Considering the Pittsburgh Penguins are so adamant on keeping defenseman Paul Martin — why not just trade forward James Neal?
Call me crazy, but before you do, did anyone see him this past postseason?
Or better yet, has anybody seen him in the playoffs throughout his entire stay with Pittsburgh at all?
Let me hit you with some facts — in 25 postseason games, Neal has recorded a mere 18 points (9G, 9A) and skated to a horrendous overall minus-7 rating.
The regular-season power play goal scoring machine, well not so much in the playoffs.
He’s amassed three, count ‘em three, power play goals in the past two Stanley Cup runs. This coming from a guy who makes his living on the man advantage.
Okay so he was injured this past postseason, I’ll give you that; however, hockey fans know that almost every player is hurting at the end of the season.
Yes of course Neal is a dynamic scorer, whose created a powerful two-man line with superstar Evgeni Malkin — but is he really worth the money with the way Pittsburgh’s salary cap stands right now?
The Pens are $1,098,333 million over the cap, have the second-highest payroll in the NHL, and Neal will make an average annual salary of $5 million over the next five campaigns.
Understandably they could shed some of that debt with a potential trade involving defenseman Matt Niskanen — whose been rumored to be moved — but it won’t free up enough to make any future deals.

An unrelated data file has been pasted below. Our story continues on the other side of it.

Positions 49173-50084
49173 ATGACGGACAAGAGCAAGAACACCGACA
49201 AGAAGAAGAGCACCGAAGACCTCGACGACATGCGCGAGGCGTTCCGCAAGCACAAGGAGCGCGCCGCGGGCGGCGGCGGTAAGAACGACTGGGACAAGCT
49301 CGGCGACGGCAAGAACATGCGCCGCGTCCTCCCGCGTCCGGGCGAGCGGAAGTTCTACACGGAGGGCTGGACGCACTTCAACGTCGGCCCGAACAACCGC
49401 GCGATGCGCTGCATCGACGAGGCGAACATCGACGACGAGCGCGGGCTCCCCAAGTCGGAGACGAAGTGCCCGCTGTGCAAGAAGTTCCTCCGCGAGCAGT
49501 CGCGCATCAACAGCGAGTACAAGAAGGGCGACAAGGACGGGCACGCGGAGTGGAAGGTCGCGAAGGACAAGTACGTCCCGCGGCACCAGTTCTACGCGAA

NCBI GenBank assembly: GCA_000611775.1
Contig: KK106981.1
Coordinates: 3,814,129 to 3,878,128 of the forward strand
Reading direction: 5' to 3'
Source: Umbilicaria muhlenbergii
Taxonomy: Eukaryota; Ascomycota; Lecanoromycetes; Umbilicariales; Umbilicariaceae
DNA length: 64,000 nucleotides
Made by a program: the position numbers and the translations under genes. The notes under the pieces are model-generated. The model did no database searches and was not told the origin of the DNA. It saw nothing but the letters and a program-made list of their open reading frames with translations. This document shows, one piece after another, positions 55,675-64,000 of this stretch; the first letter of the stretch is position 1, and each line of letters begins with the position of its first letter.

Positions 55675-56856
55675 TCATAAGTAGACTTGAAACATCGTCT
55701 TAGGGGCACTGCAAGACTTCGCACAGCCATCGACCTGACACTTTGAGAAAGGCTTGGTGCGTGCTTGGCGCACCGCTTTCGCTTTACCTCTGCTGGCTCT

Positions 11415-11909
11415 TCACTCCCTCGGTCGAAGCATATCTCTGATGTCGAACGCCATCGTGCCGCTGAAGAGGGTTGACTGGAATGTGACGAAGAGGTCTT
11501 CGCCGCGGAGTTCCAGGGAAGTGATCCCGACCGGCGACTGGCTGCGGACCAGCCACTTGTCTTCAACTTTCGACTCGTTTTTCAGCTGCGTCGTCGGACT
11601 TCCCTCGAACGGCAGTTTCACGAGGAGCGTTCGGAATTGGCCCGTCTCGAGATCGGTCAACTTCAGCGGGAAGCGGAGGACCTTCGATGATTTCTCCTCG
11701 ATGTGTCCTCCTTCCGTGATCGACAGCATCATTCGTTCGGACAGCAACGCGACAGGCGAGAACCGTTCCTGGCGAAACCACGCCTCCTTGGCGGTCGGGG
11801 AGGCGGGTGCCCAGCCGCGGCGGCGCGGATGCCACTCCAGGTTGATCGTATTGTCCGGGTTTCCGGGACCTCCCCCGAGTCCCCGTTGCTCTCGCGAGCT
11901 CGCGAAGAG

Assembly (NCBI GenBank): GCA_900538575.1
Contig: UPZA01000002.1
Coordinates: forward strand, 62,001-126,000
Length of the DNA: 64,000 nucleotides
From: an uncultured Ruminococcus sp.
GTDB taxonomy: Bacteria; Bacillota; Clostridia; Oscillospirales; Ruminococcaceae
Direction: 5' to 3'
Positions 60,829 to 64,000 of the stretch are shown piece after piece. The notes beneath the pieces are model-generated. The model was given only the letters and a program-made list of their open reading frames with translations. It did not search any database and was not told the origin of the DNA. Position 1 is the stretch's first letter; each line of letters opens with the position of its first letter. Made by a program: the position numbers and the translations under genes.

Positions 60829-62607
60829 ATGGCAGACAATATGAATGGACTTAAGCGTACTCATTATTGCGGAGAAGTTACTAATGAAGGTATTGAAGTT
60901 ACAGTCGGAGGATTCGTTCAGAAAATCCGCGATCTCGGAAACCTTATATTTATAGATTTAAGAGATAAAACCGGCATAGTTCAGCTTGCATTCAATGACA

Sidney Crosby, Malkin and Kris Letang have all received ginormous contracts — deals that will keep them in Pittsburgh for at least the next nine seasons.
And as I’ve referenced earlier, the team is probably not going to depart with Martin — who’ll make $5 million over the next two seasons.
The only other player that makes sense to move is defenseman Brooks Orpik — who’ll be an unrestricted free agent following the 2013-14 campaign — but his history with Pittsburgh suggests he won’t be.
So when it comes down to it, are the Pens seriously intent on giving all that money to Neal for the next five seasons?
You can look back at all his spectacular games — like Game 3 and Game 4 against the Ottawa Senators this past postseason — but is he really consistent enough to invest in?
Neal is still 25-years-old — so there’s room for improvement. Â But with the way Pittsburgh’s finances look, and with future stars in their system on the horizon, don’t be surprised if Neal’s name surfaces in trade speculation.
Although for now, the team will probably keep number-18 because of their shortage in wingers.
Nothing is stopping them from acquiring a better one though.
In 140 regular-season contests with Pittsburgh, Neal has garnered 123 points (62G, 66A) and skated to an overall plus-2 rating.